Here is some description quoted from Wiki
The Linux kernel provides preemptive scheduling under certain conditions. Until kernel version 2.4, only processes were preemptive, i.e. in addition to time quantum expiration, an execution of current process in user mode would be interrupted if higher dynamic priority processes entered TASK_RUNNING state. Towards Linux 2.6, an ability to interrupt a task executing kernel code was added, although with that not all sections of the kernel code can be preempted.
Then it also says this,
Preemption improves latency, increases responsiveness, and makes Linux more suitable for desktop and real-time applications. Older versions of the kernel had a so-called big kernel lock for synchronization across the entire kernel. This was finally removed by Arnd Bergmann in 2011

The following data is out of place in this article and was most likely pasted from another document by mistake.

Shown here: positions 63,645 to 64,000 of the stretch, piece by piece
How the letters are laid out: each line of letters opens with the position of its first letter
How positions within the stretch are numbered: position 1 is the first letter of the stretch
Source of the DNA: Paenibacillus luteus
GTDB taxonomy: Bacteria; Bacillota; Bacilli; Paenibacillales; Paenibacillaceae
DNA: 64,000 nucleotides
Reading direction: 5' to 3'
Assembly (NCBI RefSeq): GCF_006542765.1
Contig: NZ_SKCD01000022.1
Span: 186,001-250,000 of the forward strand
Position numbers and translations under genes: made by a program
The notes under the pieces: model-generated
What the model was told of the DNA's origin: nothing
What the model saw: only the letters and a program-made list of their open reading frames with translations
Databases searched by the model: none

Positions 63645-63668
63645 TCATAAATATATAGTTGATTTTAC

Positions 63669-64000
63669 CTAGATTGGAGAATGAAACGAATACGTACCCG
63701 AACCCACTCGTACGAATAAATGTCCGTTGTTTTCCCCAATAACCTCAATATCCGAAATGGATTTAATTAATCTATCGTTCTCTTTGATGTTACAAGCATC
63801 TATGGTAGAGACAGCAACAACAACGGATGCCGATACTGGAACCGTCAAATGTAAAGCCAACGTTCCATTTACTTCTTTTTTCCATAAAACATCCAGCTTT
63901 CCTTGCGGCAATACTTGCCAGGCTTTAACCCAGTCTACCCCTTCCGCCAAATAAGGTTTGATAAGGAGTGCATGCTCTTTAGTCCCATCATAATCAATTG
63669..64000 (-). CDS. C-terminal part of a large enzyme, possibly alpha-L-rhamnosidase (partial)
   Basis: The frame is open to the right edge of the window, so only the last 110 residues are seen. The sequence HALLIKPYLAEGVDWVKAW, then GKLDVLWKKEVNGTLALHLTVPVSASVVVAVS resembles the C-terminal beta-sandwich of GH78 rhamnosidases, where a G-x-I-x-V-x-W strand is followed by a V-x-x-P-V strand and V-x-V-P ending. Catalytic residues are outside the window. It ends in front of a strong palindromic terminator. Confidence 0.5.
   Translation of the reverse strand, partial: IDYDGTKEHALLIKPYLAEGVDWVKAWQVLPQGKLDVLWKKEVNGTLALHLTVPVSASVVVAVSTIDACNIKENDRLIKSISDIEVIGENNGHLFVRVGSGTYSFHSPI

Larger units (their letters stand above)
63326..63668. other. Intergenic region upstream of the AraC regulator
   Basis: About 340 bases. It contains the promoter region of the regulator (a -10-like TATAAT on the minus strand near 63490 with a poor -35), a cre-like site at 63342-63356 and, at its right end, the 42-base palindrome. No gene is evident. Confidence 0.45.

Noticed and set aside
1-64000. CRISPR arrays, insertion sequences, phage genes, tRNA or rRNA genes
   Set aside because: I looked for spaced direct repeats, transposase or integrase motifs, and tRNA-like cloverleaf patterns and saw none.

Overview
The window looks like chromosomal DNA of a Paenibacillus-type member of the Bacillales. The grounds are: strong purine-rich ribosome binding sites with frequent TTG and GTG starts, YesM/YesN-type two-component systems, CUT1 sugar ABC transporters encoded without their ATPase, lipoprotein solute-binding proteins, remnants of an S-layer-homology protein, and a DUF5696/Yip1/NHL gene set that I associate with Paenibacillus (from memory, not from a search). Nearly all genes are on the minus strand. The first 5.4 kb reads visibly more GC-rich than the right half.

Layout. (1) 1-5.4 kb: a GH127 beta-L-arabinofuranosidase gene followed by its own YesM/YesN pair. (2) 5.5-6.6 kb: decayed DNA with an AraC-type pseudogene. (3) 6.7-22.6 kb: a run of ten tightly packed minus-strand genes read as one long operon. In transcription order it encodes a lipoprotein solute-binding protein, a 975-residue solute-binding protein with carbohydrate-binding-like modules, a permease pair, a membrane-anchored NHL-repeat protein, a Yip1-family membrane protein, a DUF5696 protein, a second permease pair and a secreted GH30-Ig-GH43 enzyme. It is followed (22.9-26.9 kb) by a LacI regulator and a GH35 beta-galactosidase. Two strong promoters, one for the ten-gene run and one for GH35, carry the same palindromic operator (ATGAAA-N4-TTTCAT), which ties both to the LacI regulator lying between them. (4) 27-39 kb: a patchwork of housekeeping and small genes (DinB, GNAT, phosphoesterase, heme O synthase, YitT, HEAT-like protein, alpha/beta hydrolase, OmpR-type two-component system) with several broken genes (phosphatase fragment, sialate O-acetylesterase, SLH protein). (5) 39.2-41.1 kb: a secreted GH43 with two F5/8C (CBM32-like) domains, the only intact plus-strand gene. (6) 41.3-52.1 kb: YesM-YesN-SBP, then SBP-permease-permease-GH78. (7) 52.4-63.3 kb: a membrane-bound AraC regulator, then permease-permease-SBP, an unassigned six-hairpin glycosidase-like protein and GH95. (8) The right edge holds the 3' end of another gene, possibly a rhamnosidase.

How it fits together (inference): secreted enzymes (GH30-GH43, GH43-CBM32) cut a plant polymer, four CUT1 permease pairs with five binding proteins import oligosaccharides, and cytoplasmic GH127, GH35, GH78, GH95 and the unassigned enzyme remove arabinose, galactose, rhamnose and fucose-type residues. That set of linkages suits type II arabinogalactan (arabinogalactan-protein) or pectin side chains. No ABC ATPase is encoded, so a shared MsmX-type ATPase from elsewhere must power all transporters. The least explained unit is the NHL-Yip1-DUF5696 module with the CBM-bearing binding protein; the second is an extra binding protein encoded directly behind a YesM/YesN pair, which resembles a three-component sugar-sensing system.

So does the above statement hold true for the current linux kernel that kernel preemption is conditional? e.g. if a process is trapped into kernel mode by making a system call, this process will not be under preemptive scheduling?
Where can I find some up-to-date introduction articles/books about linux scheduling in both user mode and kernel mode?